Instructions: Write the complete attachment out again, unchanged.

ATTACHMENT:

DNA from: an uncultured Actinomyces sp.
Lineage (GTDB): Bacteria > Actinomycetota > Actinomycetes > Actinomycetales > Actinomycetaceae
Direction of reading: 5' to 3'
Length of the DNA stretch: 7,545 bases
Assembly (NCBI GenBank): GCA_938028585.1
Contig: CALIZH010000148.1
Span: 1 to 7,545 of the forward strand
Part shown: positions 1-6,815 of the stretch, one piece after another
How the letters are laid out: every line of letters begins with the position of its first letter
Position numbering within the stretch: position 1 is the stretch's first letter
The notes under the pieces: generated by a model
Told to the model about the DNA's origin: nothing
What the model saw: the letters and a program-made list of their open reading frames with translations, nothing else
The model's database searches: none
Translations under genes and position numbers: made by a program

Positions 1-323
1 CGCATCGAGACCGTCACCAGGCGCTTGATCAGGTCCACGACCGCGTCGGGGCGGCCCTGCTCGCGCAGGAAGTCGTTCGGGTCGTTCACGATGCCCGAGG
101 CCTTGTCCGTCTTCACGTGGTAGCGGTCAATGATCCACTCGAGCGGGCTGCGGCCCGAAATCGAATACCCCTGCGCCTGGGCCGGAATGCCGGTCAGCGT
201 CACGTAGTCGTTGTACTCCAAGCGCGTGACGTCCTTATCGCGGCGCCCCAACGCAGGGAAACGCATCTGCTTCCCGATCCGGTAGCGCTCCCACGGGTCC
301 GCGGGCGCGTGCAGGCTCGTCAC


DNA from: an uncultured Actinomyces sp.
Lineage (GTDB): Bacteria > Actinomycetota > Actinomycetes > Actinomycetales > Actinomycetaceae
Direction of reading: 5' to 3'
Length of the DNA stretch: 7,545 bases
Assembly (NCBI GenBank): GCA_938028585.1
Contig: CALIZH010000148.1
Span: 1 to 7,545 of the forward strand
Part shown: positions 1-6,815 of the stretch, one piece after another
How the letters are laid out: every line of letters begins with the position of its first letter
Position numbering within the stretch: position 1 is the stretch's first letter
The notes under the pieces: generated by a model
Told to the model about the DNA's origin: nothing
What the model saw: the letters and a program-made list of their open reading frames with translations, nothing else
The model's database searches: none
Translations under genes and position numbers: made by a program

Positions 1-323
1 CGCATCGAGACCGTCACCAGGCGCTTGATCAGGTCCACGACCGCGTCGGGGCGGCCCTGCTCGCGCAGGAAGTCGTTCGGGTCGTTCACGATGCCCGAGG
101 CCTTGTCCGTCTTCACGTGGTAGCGGTCAATGATCCACTCGAGCGGGCTGCGGCCCGAAATCGAATACCCCTGCGCCTGGGCCGGAATGCCGGTCAGCGT
201 CACGTAGTCGTTGTACTCCAAGCGCGTGACGTCCTTATCGCGGCGCCCCAACGCAGGGAAACGCATCTGCTTCCCGATCCGGTAGCGCTCCCACGGGTCC
301 GCGGGCGCGTGCAGGCTCGTCAC